Wired Science has a great story about a speech given to the Washington Aero Club in 1958, by Air Force Brigadier General Homer A. Boushey. Boushey was a World War II fighter pilot who not only commanded the United States' first jet fighter group, but was also the first person to pilot a rocket-propelled aircraft--a real rocketeer. But his speech concerned more than fighter jets; it was an argument listing the numerous advantages of a US-controlled military base on the Moon. From Wired's reading of the speech:
If the U.S. gained control of the moon, then the Soviets would be unable to attack the United States without suffering “sure and massive destruction.” They could either attack the U.S. first and endure a counter-strike from the moon about 48 hours later, or they could launch missiles at the moon first. The U.S. military lunar base would, of course, immediately detect the light and heat of the Soviet missiles’ rocket exhaust and retaliate.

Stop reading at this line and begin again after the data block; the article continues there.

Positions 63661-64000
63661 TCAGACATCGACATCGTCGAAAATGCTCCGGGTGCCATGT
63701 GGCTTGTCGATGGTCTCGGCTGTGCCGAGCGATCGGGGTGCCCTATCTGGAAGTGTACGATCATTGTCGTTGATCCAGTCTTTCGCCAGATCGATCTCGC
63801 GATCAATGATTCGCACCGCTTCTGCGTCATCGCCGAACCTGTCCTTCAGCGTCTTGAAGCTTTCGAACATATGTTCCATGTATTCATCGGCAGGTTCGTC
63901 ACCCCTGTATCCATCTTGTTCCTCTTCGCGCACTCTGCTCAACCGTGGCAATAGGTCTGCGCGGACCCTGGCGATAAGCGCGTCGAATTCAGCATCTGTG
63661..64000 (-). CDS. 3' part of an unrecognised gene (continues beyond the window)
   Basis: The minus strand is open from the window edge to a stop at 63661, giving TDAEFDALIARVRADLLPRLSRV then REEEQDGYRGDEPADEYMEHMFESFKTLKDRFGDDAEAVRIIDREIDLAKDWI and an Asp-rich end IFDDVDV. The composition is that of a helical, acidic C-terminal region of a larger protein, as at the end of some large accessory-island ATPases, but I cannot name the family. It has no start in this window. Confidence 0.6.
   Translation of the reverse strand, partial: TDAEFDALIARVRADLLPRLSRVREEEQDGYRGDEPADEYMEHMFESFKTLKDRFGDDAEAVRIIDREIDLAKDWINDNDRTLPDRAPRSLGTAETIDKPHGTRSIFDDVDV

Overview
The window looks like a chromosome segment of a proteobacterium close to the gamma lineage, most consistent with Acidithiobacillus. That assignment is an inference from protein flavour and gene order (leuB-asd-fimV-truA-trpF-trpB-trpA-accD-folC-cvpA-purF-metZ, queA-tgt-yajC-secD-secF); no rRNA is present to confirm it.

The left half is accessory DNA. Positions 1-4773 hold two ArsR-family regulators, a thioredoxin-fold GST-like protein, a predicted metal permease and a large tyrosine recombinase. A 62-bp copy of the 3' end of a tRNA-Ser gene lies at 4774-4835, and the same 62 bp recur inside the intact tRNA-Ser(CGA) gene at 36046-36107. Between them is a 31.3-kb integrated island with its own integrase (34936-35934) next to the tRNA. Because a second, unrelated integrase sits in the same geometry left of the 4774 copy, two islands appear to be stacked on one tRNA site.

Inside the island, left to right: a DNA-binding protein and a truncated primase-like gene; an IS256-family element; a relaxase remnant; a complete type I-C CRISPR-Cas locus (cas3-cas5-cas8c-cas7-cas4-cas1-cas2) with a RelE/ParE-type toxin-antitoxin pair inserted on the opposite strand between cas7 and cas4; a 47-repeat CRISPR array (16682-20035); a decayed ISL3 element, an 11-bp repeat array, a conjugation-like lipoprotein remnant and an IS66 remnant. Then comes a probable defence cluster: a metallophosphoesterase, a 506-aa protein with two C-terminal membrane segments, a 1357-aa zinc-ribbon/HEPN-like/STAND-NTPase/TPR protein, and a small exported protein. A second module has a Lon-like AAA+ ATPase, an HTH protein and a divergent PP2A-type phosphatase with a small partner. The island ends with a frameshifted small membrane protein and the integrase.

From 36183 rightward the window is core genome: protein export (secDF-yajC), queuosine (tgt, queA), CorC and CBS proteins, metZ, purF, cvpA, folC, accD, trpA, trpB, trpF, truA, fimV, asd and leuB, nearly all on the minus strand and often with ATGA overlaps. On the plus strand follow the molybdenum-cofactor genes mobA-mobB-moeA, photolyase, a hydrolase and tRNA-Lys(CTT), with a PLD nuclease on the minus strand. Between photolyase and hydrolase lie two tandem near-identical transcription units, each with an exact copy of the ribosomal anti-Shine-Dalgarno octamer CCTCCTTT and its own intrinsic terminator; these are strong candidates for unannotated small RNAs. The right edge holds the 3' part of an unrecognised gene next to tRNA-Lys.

The audacious speech was made more than a decade before the first Moon landing, and nine years before the U.S. and Soviet Union signed a treaty to ban using the Moon or any other celestial bodies for military purposes. And that's not even considering the cost of such an idea. The Apollo program alone eventually cost a cumulative $20 billion (in 1970s dollars), and that was just to get to the Moon. But Boushey's assumption that the program might be able to save money by building bases on the moon using lunar materials actually seems less far-fetched today--we recently reported on a USC proposal for using CNC robots to build lunar settlements.
And as sensational as excerpts from this speech may be, Boushey's legacy is actually very respectable--he spent the rest of his career fighting in favor of nuclear arms control, trying to reduce the number of nuclear weapons right here on Earth.